3. Limit caffeine too

Research shows, much like alcohol, caffeine increases vasomotor symptoms, aka hot flashes and night sweats. But caffeine is not without its advantages. A nice latte can boost mental clarity, memory, and mood. The moral of the story is to pay attention to how caffeine affects you and drink it in moderation.

4. Practice self-care

Self-care is the name of the game — for teens, parents, elders, and everyone in between. Women going through perimenopause and menopause are often juggling multiple tasks — kids, aging parents, home chores, relationships, and careers.
When you throw extensive body changes and mood swings into the mix — life can be stressful. Self-care is a necessary aspect of enjoying life.

compressedIMG_9720Acts of self-care can vary:

  • Yoga
  • Hot bath
  • Exercise
  • Massage
  • Journaling
  • Time with friends
  • Time spent in nature
  • Mindfulness or meditation
  • A creative pursuit such as playing music or making art

5. Do weight-bearing activities 

Strength training, hiking, and walking are great for people in all stages of life. Perimenopausal and menopausal women benefit from weight-bearing exercise because it minimizes the chance of developing osteoporosis, helps maintain a healthy weight, and increases levels of endorphins to elevate the mood.

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Caring for yourself as you go through perimenopause and menopause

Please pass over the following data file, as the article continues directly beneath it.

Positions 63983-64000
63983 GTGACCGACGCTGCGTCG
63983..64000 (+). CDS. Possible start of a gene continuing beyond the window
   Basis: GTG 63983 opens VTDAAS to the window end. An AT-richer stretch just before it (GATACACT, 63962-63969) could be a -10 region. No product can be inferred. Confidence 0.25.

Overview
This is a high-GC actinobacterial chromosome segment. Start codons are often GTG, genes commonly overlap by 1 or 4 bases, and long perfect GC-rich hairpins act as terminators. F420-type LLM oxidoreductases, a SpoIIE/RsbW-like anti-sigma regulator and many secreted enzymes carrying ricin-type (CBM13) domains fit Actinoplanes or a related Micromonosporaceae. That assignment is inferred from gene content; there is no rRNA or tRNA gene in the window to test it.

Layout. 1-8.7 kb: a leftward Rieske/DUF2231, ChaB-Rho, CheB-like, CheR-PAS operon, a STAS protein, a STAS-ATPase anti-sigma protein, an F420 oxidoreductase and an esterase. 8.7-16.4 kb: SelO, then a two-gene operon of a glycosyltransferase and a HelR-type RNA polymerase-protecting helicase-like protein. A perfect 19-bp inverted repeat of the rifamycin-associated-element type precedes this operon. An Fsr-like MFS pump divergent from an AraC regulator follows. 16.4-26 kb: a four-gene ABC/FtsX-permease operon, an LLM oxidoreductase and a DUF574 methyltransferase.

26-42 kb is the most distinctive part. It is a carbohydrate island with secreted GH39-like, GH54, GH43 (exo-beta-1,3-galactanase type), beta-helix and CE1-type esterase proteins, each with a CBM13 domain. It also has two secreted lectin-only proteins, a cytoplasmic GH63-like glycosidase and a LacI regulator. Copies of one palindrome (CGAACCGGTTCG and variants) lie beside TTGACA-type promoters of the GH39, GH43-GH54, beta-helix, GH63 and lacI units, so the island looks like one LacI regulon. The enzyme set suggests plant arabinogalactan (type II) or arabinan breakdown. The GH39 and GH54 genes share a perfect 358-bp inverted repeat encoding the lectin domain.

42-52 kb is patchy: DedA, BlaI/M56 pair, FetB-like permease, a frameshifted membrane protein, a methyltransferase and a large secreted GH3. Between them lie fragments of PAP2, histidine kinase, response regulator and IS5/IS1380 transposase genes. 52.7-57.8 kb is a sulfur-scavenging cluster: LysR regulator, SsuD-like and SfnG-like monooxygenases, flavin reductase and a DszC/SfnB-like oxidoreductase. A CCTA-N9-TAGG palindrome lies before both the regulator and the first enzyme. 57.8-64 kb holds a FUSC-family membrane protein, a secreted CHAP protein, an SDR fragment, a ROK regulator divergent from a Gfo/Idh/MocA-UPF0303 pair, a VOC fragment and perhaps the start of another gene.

Women in their forties are often the “sandwich generation” raising kids while caring for aging parents. Throw in a full-time career and the responsibility of a home — it is a wonder how we even get up in the morning.

Unfortunately, this is also the time that our bodies begin to shift, bringing forth a host of new physical and emotional changes.

As you struggle to wear all of your different hats, this is the time to try to pause and take care of yourself. By taking good care of your body and practicing self-care, you can minimize the effects of perimenopause and menopause and feel better and more vibrant.

The Paseo Club offers over 60 fitness classes each week. There are also tennis and pickleball courts, a junior Olympic pool, a cafe, and an onsite spa. Members enjoy working out, eating, relaxing, and visiting with friends, family, and neighbors.

The Paseo Club offers several strength training classes to help you build muscle, lean down, and increase bone density.

  1. LIFT
  2. Pilates Mat
  3. Liquid Cardio
  4. TRX and Core
  5. Cardio Strength
  6. Strictly Strength
  7. TRX and Pilates
  8. Pilates Reformer
  9. Chisel Challenge
  10. Strength and Tone
  11. Weighted Bootcamp
  12. Paseo Tribe HIIT Core
  13. Core, Tone, and Strength
  14. Blood Flow Restriction Training

If you are not yet a member of the Paseo Club, then schedule a tour today. Check out our eight acres of facilities, and meet members and staff.

To learn more about health and wellness, read these three articles. 

Jen Azevedo

Jen Azevedo is a person of many talents. She is a tennis professional, pickleball professional, personal trainer, group exercise instructor, and the general manager of the Paseo Club. She loves the community at the Paseo Club and that it is also a safe and fun place for her daughter. Jen’s favorite activities are joining her tribe for trail races or her partners for tennis matches. Occasionally Jen slows down to relax with a book — she reads over 100 a year!